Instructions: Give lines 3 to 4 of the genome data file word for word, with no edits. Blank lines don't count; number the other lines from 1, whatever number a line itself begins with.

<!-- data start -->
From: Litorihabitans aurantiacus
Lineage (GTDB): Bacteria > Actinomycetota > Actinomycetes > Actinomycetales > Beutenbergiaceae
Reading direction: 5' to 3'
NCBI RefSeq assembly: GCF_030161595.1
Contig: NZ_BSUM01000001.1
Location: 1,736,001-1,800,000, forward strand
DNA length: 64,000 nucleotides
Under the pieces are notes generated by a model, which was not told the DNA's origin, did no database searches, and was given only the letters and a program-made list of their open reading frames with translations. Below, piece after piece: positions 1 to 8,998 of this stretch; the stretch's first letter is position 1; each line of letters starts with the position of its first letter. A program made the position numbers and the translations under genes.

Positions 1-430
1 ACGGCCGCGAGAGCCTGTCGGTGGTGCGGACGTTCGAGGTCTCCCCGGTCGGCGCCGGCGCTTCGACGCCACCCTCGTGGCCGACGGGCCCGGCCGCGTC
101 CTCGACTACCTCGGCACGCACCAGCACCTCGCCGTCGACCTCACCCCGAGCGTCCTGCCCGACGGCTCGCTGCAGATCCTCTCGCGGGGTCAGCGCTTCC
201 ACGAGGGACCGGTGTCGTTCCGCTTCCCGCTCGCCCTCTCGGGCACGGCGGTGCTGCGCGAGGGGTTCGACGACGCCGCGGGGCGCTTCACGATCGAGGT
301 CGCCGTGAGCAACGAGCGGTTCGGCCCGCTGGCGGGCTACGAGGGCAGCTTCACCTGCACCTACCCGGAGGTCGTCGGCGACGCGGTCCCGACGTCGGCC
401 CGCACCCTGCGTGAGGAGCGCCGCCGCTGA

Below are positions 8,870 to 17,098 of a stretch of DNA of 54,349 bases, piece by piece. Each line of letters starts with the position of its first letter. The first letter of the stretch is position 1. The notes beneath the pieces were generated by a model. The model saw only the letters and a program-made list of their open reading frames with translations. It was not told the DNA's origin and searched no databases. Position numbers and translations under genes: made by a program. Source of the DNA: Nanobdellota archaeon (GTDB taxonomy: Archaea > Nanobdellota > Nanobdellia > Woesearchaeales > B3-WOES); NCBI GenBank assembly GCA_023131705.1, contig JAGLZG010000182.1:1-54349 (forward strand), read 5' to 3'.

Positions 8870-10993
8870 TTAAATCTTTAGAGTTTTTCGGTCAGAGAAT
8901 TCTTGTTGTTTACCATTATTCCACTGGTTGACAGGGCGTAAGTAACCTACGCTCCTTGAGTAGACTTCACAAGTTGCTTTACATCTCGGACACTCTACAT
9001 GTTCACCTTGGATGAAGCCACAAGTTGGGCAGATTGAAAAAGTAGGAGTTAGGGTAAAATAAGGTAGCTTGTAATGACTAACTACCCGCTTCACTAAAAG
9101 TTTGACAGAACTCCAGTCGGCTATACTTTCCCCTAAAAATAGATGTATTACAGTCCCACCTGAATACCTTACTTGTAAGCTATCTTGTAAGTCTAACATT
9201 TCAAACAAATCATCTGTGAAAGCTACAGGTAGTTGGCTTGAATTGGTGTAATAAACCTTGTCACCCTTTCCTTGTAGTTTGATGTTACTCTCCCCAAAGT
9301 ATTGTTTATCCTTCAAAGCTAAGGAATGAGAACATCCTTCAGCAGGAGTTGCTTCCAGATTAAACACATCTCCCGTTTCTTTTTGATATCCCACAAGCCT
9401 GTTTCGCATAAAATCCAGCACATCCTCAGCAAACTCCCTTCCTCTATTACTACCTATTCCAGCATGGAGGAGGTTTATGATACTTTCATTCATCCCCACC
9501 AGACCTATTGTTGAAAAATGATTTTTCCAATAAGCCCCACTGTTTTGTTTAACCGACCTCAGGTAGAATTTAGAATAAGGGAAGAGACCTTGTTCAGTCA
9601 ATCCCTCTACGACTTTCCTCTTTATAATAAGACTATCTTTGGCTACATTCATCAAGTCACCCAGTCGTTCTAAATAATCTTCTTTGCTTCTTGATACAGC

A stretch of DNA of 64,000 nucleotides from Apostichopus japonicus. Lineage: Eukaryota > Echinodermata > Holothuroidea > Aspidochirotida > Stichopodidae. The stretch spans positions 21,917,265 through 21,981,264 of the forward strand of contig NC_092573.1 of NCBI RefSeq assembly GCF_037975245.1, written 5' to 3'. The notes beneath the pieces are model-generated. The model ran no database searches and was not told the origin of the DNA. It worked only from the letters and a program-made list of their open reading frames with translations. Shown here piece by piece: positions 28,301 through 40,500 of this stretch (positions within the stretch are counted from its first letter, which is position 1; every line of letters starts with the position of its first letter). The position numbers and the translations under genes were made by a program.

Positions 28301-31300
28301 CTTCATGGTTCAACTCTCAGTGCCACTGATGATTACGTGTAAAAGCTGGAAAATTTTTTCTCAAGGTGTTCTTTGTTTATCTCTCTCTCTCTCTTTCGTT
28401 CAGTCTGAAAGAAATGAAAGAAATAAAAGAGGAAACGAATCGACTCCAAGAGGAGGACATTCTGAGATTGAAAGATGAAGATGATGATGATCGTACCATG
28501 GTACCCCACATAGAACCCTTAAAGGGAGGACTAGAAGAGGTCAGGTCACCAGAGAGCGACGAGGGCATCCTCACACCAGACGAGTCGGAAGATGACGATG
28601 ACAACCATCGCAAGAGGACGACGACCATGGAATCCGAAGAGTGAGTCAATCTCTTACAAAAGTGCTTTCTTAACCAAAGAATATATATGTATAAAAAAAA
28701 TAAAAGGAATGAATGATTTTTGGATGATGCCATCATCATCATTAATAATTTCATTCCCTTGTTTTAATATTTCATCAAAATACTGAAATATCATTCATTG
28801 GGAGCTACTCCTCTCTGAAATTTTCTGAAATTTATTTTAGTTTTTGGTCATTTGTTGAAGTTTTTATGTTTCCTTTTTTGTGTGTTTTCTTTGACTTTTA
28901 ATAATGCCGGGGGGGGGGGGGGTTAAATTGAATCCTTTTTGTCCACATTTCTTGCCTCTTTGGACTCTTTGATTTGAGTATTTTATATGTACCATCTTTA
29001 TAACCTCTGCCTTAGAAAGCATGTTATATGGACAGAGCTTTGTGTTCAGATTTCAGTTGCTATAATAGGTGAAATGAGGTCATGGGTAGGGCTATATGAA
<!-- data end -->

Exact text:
Reading direction: 5' to 3'
NCBI RefSeq assembly: GCF_030161595.1